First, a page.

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SAMJ: South African Medical Journal

On-line version ISSN 2078-5135
Print version ISSN 0256-9574


MARRAN, K J; DAVEY, B; LANG, A  and  SEGAL, D G. Exponential increase in postprandial blood-glucose exposure with increasing carbohydrate loads using a linear carbohydrate-to-insulin ratio. SAMJ, S. Afr. med. j. [online]. 2013, vol.103, n.7, pp.461-463. ISSN 2078-5135.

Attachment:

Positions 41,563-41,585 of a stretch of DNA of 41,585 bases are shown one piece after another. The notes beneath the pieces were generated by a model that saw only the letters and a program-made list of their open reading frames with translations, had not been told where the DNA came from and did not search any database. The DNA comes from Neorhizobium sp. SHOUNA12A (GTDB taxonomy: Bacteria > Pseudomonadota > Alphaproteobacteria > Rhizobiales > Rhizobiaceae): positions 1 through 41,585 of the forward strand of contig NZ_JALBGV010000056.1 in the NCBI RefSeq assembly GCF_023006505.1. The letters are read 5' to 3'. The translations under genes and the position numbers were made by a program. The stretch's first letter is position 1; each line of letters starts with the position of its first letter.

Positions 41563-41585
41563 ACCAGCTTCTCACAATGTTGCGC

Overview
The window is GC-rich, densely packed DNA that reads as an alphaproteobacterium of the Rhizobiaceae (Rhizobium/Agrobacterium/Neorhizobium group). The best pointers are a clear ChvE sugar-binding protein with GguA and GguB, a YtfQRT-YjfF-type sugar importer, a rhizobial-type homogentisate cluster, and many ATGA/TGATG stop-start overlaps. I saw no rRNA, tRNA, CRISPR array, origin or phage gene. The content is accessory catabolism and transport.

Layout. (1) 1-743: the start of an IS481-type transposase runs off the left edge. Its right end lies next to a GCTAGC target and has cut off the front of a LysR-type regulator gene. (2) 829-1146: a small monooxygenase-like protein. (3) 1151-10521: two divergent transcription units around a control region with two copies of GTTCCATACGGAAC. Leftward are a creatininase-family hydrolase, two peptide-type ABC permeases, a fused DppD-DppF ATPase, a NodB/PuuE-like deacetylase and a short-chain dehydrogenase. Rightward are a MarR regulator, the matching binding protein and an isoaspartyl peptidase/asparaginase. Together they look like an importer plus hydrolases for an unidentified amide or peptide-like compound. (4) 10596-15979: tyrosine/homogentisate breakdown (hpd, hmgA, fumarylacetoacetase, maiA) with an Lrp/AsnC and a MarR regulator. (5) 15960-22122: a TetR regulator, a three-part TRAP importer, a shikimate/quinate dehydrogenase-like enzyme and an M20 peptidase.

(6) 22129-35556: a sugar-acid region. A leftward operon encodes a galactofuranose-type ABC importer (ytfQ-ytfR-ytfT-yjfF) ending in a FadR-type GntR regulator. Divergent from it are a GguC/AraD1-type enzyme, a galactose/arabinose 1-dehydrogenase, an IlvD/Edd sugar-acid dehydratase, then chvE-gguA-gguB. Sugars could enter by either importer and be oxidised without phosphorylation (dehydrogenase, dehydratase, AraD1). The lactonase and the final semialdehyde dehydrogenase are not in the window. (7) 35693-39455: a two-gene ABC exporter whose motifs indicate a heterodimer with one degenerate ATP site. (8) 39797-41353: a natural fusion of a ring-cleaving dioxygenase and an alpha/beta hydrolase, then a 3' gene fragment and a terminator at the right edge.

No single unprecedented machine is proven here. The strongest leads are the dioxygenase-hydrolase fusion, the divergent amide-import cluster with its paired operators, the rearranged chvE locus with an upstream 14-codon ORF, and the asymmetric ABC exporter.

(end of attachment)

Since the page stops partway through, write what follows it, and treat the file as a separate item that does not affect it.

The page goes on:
BACKGROUND: Postprandial glucose excursions contribute significantly to average blood glucose, glycaemic variability and cardiovascular risk. Carbohydrate counting is a method of insulin dosing that balances carbohydrate load to insulin dose using a fixed ratio. Many patients and current insulin pumps calculate insulin delivery for meals based on a linear carbohydrate-to-insulin relationship. It is our hypothesis that a non-linear relationship exists between the amounts of carbohydrate consumed and the insulin required to cover it. AIM: To document blood glucose exposure in response to increasing carbohydrate loads on fixed carbohydrate-to-insulin ratios. METHODS: Five type 1 diabetic subjects receiving insulin pump therapy with good control were recruited. Morning basal rates and carbohydrate-to-insulin ratios were optimised. A Medtronic glucose sensor was used for 5 days to collect data for area-under-the-curve (AUC) analysis, during which standardised meals of increasing carbohydrate loads were consumed. RESULTS: Increasing carbohydrate loads using a fixed carbohydrate-to-insulin ratio resulted in increasing glucose AUC. The relationship was found to be exponential rather than linear. Late postprandial hypoglycaemia followed carbohydrate loads of >60 g and this was often followed by rebound hyperglycaemia that lasted >6 hours. CONCLUSION: A non-linear relationship exists between carbohydrates consumed and the insulin required to cover them. This has implications for control of postprandial blood sugars, especially when consuming large carbohydrate loads. Further studies are required to look at the optimal ratios, duration and type of insulin boluses required to cover increasing carbohydrate loads

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